Sometimes when you are about to leave a place, that is when it appears to you in its essence. Crabbed to this cliff edge in Vernazza by knotted logistics of travel plans and eroding priorities of purpose; pressed out of the streets and alleyways by the relentless streams of tourists from America, France, Australia, England, in hiking boots, cargo pants and tank tops, who chuff red-faced up the cobbled path to the inter-village trails of the Cinque Terre; budget burned by the pedestrian 20-Euro restaurant meals of skimpy pasta and salad; ears blunted by the assault of American English filling the piazza pizzerias; I find refuge by this window over the sea.
Behind the green wrought iron filigree curled in wavelets, the pale waves wash in the morning onto the gray rocks, oblivious to my concerns of the moment as to all the human history clotting these shores with empire, architecture, art and commerce. The nobility of the human enterprise is reduced to this essential: the pure genius of stacking rock upon rock on the bedrock of the cliff; turning raw nature into habitable space, into havens where one can sit sheltered, graced by pleasing colors of ochre and white plaster, terra cotta, brick and dark wood. One can sit removed from the bustle of what passes for culture and tradition, sit connected with the source of it all.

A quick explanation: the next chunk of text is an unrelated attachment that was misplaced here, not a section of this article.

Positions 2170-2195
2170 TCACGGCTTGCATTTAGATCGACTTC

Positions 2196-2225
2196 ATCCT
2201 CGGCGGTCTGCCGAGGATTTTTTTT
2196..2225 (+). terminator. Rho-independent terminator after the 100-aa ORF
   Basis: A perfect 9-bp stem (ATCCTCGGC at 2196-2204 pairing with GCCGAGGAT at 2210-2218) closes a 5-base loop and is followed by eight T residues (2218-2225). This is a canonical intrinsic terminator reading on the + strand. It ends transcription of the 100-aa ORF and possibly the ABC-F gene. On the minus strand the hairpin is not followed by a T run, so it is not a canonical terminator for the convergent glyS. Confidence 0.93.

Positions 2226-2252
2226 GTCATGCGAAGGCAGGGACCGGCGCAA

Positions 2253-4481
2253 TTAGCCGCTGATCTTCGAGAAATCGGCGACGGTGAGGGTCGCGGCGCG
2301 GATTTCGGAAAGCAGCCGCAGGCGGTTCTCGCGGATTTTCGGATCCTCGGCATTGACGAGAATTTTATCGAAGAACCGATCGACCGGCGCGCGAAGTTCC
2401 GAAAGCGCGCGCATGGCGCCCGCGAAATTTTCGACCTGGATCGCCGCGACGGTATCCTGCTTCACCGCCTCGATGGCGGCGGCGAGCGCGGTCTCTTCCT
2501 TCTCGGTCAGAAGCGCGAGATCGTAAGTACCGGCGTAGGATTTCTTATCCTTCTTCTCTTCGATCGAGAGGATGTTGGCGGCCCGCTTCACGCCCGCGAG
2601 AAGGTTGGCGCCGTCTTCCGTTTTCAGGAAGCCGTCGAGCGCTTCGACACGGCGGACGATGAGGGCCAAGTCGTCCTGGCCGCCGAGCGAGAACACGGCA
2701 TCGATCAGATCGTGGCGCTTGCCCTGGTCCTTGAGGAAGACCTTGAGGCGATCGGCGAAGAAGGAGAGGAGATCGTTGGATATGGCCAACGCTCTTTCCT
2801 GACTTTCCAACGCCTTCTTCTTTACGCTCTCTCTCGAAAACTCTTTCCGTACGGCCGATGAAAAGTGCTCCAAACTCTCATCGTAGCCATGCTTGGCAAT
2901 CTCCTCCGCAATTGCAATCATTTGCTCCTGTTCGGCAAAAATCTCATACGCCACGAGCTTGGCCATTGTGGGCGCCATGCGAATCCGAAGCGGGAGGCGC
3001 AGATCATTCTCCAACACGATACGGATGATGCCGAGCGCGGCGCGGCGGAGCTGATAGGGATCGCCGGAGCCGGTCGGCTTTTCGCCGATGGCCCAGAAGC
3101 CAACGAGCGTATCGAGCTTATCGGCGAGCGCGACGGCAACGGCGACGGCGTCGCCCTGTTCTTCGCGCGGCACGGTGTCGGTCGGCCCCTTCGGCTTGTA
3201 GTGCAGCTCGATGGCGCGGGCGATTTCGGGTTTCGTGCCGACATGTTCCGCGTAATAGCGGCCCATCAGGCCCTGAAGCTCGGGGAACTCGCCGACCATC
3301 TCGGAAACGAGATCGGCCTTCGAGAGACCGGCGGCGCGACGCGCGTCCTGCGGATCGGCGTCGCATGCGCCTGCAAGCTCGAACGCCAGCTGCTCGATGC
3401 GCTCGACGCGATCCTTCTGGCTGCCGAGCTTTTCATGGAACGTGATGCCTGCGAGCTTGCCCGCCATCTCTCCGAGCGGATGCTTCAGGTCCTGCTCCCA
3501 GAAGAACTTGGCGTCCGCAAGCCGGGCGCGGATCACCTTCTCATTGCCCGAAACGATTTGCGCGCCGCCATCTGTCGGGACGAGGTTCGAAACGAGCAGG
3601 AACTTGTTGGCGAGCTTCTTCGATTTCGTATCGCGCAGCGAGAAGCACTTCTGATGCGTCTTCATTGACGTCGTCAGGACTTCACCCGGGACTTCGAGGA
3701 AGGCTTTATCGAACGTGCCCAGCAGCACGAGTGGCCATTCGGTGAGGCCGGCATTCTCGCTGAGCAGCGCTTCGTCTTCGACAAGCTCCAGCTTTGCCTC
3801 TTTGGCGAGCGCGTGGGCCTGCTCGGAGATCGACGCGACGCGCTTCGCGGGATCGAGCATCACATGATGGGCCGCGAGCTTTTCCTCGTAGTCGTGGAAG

The real Italy, the one before tourists, the one before art and reputation, sits facing the sea, its essence arising in the dancing waves, the grace of the morning light, the play of motion and stillness, the warm-cool sensuous air, the soothing hum and crash of the foaming tide. The Italy of history awaits beyond all this, in the stories of the mind and scratchings of the scholars, heaped in stones rebuilt and repainted over centuries, bringing wave upon wave of visitor to catch glimpses and pass away again.
This enterprise of building an edifice of words arises too like ephemeral shifts of wave and light, and falls again into the motion of the current, fades again into the white horizon. This empire too shall pass, leaving, if it is well enough constructed, a window standing high on an ancient cliff, open to the sea.